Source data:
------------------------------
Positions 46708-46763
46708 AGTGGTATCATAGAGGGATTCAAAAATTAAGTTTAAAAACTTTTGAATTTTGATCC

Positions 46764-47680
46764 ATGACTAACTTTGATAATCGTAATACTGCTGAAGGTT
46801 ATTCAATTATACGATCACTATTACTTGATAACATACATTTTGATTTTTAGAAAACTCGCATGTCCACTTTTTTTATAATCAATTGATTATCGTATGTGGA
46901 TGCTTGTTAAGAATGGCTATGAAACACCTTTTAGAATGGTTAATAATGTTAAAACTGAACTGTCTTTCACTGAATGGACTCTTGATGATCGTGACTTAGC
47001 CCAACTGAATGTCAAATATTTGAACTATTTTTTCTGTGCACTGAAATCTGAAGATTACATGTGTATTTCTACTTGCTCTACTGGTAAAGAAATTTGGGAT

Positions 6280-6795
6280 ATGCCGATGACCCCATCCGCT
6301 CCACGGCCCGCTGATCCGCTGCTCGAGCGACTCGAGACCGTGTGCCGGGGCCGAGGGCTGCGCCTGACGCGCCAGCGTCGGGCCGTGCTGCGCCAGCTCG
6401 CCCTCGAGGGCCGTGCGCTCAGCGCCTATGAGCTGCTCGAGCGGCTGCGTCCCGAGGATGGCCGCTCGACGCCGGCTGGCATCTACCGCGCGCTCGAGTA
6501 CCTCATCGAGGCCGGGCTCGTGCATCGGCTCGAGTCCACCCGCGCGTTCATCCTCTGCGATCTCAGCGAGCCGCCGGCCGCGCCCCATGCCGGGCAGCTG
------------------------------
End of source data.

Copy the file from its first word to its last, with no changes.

Positions 46708-46763
46708 AGTGGTATCATAGAGGGATTCAAAAATTAAGTTTAAAAACTTTTGAATTTTGATCC

Positions 46764-47680
46764 ATGACTAACTTTGATAATCGTAATACTGCTGAAGGTT
46801 ATTCAATTATACGATCACTATTACTTGATAACATACATTTTGATTTTTAGAAAACTCGCATGTCCACTTTTTTTATAATCAATTGATTATCGTATGTGGA
46901 TGCTTGTTAAGAATGGCTATGAAACACCTTTTAGAATGGTTAATAATGTTAAAACTGAACTGTCTTTCACTGAATGGACTCTTGATGATCGTGACTTAGC
47001 CCAACTGAATGTCAAATATTTGAACTATTTTTTCTGTGCACTGAAATCTGAAGATTACATGTGTATTTCTACTTGCTCTACTGGTAAAGAAATTTGGGAT

Positions 6280-6795
6280 ATGCCGATGACCCCATCCGCT
6301 CCACGGCCCGCTGATCCGCTGCTCGAGCGACTCGAGACCGTGTGCCGGGGCCGAGGGCTGCGCCTGACGCGCCAGCGTCGGGCCGTGCTGCGCCAGCTCG
6401 CCCTCGAGGGCCGTGCGCTCAGCGCCTATGAGCTGCTCGAGCGGCTGCGTCCCGAGGATGGCCGCTCGACGCCGGCTGGCATCTACCGCGCGCTCGAGTA
6501 CCTCATCGAGGCCGGGCTCGTGCATCGGCTCGAGTCCACCCGCGCGTTCATCCTCTGCGATCTCAGCGAGCCGCCGGCCGCGCCCCATGCCGGGCAGCTG